Students in countries with stricter regulations are facing more mental health issues than students in countries with less severe regulations.
When Anna, 22, from Georgia embarked on the journey of university life in Berlin, her goal was definitely not to celebrate the graduation via zoom. Overseas, a Mexican girl Vania, 20, was also getting acquainted with the drastic changes. Meanwhile, Western European students Dutch Nesrine and Norwegian Kaja, both 20 years old, soon joined the bandwagon of uncertainty and missed opportunities.
These students’ lives were turned upside-down by the regulations and by bad news that never let up, and their mental health was quick to respond. The young interviewees shed light on the mental health issues that seem to have arisen during the pandemic.
Safety regulations that depress
The strictness of the regulations in Georgia made Anna’s experience even tougher than she had expected it to be, she remembers with a frown. She forces a smile before becoming serious again. Upon arrival she had to quarantine alone for 2 weeks: “I saw my family only from the window. But 2 weeks later they became the only living creatures I had contact with.” While Anna jokes at how she and her family have always been stuck together like glue, soon enough the excruciating feeling of loneliness became palpable at home. Hence, that resulted in a worsening of her mental health.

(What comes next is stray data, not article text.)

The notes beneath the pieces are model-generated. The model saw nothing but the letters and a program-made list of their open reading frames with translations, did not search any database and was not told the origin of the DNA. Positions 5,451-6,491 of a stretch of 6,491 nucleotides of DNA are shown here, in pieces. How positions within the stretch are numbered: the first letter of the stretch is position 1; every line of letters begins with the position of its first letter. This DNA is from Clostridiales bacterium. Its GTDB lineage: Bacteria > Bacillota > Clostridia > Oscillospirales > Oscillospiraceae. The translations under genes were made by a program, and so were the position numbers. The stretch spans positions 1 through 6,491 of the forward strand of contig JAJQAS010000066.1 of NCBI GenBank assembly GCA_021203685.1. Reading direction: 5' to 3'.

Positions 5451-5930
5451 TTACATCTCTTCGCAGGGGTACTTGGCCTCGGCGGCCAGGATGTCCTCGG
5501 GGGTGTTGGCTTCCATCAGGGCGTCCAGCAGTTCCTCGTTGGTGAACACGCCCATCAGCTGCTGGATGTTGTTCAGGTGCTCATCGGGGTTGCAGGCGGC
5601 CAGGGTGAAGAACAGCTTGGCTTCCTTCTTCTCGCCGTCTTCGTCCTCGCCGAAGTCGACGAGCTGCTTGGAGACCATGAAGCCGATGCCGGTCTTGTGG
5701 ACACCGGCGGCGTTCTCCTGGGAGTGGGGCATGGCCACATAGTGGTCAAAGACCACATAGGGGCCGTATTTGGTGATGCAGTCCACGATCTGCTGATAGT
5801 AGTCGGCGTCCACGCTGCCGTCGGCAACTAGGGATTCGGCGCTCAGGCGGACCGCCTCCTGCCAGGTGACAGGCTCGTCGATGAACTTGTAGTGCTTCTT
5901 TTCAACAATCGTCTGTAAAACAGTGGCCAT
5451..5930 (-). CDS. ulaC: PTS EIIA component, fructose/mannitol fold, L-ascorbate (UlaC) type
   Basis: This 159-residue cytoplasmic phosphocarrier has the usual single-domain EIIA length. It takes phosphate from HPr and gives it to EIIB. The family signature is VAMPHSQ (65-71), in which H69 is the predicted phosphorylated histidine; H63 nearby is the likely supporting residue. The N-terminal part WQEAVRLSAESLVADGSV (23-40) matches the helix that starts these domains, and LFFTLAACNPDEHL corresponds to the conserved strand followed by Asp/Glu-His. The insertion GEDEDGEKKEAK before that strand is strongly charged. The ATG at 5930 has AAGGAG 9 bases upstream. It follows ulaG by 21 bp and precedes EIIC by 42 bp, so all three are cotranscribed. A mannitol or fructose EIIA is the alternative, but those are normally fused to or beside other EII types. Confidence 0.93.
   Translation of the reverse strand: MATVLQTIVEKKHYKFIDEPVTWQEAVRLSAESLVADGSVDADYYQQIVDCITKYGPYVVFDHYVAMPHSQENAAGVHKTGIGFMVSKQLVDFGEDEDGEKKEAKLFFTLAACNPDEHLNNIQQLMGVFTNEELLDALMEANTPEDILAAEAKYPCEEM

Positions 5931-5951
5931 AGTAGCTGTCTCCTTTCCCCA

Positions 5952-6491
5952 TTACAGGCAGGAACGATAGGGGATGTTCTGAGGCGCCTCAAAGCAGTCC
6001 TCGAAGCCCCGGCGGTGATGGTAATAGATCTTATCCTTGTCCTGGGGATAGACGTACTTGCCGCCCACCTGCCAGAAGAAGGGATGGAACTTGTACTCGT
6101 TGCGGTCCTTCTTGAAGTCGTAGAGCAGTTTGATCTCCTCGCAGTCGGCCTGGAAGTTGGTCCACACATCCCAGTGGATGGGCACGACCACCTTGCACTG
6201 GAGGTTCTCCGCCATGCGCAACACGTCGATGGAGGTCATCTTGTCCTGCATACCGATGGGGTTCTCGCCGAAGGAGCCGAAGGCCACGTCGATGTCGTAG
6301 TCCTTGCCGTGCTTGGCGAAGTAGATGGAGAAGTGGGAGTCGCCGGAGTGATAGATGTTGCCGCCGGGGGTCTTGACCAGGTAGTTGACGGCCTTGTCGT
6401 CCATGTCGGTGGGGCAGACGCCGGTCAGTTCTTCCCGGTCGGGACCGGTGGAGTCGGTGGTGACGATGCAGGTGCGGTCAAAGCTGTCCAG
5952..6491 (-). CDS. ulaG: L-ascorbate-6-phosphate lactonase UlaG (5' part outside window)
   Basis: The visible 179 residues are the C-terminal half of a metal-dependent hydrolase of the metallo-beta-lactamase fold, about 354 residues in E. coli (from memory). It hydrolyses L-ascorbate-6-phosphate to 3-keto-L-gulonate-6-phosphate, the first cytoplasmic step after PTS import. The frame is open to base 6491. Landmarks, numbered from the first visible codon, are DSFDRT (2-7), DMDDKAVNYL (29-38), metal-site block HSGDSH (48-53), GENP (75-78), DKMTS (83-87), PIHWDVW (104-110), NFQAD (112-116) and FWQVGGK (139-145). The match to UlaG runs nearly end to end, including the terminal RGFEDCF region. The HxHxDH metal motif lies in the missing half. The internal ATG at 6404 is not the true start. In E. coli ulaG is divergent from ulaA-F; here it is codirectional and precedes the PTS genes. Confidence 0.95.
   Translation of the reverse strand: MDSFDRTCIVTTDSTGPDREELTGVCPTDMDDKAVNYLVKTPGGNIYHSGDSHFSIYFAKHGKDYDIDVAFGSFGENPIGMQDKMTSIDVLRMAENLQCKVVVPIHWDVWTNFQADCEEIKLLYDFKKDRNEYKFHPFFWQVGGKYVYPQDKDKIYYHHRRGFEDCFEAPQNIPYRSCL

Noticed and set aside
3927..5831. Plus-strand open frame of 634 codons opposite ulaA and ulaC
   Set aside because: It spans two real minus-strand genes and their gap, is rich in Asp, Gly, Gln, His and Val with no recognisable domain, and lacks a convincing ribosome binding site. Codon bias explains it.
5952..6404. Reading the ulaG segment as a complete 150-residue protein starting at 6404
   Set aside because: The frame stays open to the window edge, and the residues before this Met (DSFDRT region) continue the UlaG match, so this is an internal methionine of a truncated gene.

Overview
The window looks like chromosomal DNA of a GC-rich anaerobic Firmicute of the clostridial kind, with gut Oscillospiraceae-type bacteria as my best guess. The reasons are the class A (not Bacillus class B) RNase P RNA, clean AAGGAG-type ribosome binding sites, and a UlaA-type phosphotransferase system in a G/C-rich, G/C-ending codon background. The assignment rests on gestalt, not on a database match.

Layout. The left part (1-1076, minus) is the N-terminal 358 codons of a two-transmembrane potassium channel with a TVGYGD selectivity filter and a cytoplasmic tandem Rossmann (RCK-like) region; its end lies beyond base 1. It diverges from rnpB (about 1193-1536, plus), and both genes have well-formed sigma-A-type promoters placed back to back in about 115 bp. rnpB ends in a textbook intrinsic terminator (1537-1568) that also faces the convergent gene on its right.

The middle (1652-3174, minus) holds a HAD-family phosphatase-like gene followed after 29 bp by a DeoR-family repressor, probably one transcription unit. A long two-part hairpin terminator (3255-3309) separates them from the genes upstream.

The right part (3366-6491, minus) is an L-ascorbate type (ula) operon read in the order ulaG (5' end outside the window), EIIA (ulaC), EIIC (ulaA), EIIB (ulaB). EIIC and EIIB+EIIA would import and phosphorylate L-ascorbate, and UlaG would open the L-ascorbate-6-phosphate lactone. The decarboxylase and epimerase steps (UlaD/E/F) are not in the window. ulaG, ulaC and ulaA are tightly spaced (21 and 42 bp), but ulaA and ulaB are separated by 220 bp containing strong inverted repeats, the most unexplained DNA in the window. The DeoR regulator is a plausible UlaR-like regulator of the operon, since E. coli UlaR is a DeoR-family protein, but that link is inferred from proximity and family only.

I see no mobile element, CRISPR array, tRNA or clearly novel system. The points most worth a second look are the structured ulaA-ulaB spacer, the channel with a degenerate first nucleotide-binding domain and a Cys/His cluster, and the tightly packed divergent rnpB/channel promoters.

Unlike Anna, Nesrine and Kaja did not notice any significant changes in their mental state. Despite having struggled with mental health issues before, Nesrine did not experience a significant increase in her mental issues due to the pandemic regulations. “I did struggle with almost all of these issues, but not necessarily in an increased way. This was because things were happening in my life, which, if there were no coronavirus, would still affect my mental health.”
However, the mental health of a young person is affected not only by the regulations themselves, but also by the ignorance of society. This was the case for Vania: “We are supposed to wear a face mask everywhere you go and avoid crowded spaces, but people genuinely do not care.” People were going on vacation during the peak month, Vania says, shaking her head disapprovingly. Since she was obligated to go to her parents’ home to quarantine, it was impossible for her to meet with her friends. Thus, she mentions rather proudly how she put her parents’ health at the forefront. However, this isolation left strains on her anxiety.
Nesrine and Kaja both experienced the impact of covid restrictions on their education as mostly positive. Kaja stated that her daily routine has changed most radically: “I have created a very intense working schedule, combining physical workouts, work and school.” Yet, although Nesrine says that she “actually really likes online education,” she also explains that the online education set-up was a bit messy, and there was no ‘push’ from the university to do her work. Attendance during online sessions was not mandatory, and almost everything turned into self-study.